Paulson: And both that album, and “Middlessence,” which followed — they really are from the perspective of, of a young woman or somebody entering their middle ages, middle age years, where they’re tying to raise kids, trying to have a career, in your case, trying to make music. Has that been a challenge for you?

Rigby: Well, yeah, I mean, I think, you know, if you’re an artist, a musician, or just a person living in the time we’re living in, trying to raise a family, trying to be fulfilled, you know, trying to make a living, trying to contribute something to the world like all the — I don’t — I think we’re maybe the first generation that have all that pressure on ourselves — we put it on ourselves — to do all that. And, so, you know, I guess I felt like it kind of needed to be addressed. Or that’s what compelled me to want to get up on stage by myself — you know, not kind of hiding behind the concept of a band, and — get up and sing about it.

Paulson: Can we hear a little bit from, “Middlessence”? “Summer of My Wasted Youth,” I think, kicks that album off.

Rigby: [Plays and sings] “Summertime in ’83,/ the year that we made history,/ but didn’t have the energy/ to tell a soul, except you, / and you and me. / Selling off fiesta plates. / Ate loaves of bread/ and gained no weight/ from pecan waffles on the roof. / The summer of my wasted youth. / Summertime in ’83,/ the last time I took LSD/ but listening to Patsy Cline/ and Skeeter Davis really blew my mind. / Played the boom box in the courtyard. / Never used a credit card. / Still took a trip by greyhound bus. / The summer I believed in us. / Pushed plaster cows down city streets. / Wore thrift store skirts with little pleats. / Smoked pot and sat around all day. / Bought a guitar, but didn’t try to play. / Hey, hey, hey, hey. / Hey. / Summertime in ’83,/ I didn’t need a j-o-b,/ ’cause unemployment kept me free/ to study country harmony. / And find somebody with a car. / Drink cheap beer in the Polish bar. / Take photos in the photo booth. / The summer of my wasted youth. / The summer of my wasted youth. / The summer of my wasted youth. / Ooh.”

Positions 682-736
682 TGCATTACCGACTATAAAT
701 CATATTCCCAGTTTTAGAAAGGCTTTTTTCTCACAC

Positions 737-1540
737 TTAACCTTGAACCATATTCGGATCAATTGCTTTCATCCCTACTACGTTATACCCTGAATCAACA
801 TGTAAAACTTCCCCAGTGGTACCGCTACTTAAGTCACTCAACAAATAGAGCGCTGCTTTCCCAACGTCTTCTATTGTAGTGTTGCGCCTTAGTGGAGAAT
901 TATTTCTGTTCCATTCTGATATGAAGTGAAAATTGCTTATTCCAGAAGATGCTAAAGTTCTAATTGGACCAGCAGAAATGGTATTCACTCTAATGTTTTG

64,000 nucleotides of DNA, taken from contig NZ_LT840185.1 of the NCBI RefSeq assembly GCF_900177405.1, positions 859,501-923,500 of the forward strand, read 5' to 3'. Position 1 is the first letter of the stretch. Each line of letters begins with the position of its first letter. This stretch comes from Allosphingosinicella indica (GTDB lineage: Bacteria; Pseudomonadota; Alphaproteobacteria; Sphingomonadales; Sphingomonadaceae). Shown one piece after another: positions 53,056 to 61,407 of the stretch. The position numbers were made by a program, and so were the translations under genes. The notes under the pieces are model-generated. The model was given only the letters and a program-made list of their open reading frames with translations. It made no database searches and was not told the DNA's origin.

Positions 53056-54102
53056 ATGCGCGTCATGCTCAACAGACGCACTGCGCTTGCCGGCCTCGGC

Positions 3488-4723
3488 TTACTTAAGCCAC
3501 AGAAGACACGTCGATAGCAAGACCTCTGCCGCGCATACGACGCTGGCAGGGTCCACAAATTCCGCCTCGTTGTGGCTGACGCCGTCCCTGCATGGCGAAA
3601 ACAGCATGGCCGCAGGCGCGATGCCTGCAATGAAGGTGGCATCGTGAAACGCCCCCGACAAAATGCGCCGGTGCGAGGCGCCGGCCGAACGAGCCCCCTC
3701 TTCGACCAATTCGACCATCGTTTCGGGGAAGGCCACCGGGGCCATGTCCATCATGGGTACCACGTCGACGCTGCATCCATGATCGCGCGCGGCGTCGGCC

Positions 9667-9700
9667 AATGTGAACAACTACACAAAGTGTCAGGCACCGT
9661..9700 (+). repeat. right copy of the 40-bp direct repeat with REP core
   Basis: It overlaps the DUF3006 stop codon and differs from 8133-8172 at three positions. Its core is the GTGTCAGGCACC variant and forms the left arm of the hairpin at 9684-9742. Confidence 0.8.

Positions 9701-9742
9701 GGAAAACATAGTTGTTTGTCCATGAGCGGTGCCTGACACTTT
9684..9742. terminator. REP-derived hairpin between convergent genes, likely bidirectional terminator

Paulson: Wonderful. “Skeeter Davis blew my mind.” I love that line. You had a chance to meet Skeeter Davis.

Rigby: I did. I did. I met her backstage at the Grand Ole Opry when I first moved to town. And I went up to talk to her. I just couldn’t hold back, ’cause, yeah, that was one of the first country records I really got into, was the Davis Sisters singing “I forgot more than you’ll ever know about him.” And, you know, that was just a psychedelic line to me. You can think about that line for a long time and what it means. So, so we talked, and —

Paulson: Does she know that you put her in your song?

Rigby: Yeah, I told her about it. And, yeah, so that was — that’s one of the really exciting things about coming to Nashville is just meeting people like that who, who really just, basically, yeah, blew my mind.

Paulson: In an interview with the Houston Press, I believe, you talked about — you don’t feel like you’d really be a success until you come up with a song that is popular with a lot of people —

Rigby: Hmm.

Paulson: — which is an interesting goal for somebody who’s written the material you write.

Rigby: Do you think I’m crazy?

Paulson: Isn’t there kind of a contradiction? I mean, the first two albums are wonderful records, but — or actually wonderful CDs. I’m dating myself.

Rigby: Mm-hmm.

Paulson: But they are from a very distinct perspective, a middle-aged woman —

Rigby: Mm-hmm.

Paulson: — or a young woman raising small kids and, ah, not a universal pop theme, which is usually dancing, sex and young love. Are you working against yourself somehow?

Rigby: Well, I guess I just feel like there’s a lot of people out there who have other concerns. Like, their concerns kind of go deeper than just that fantasy, escape element of pop music. And so yeah, may — maybe they want to escape with pop music. Maybe I am deluding myself. But I guess, you know, it seems worth a try. And at this point, I feel, having performed a lot of these songs in front of an — audiences, you know, I tour a lot, and seeing the reaction that I get from people where they might be my personal experiences, but people feel like I’m singing about them, too. Yeah, I guess at this point, I just feel like it’s a lack of exposure that keeps one of those songs from actually being, like, you know, a phenomenal success.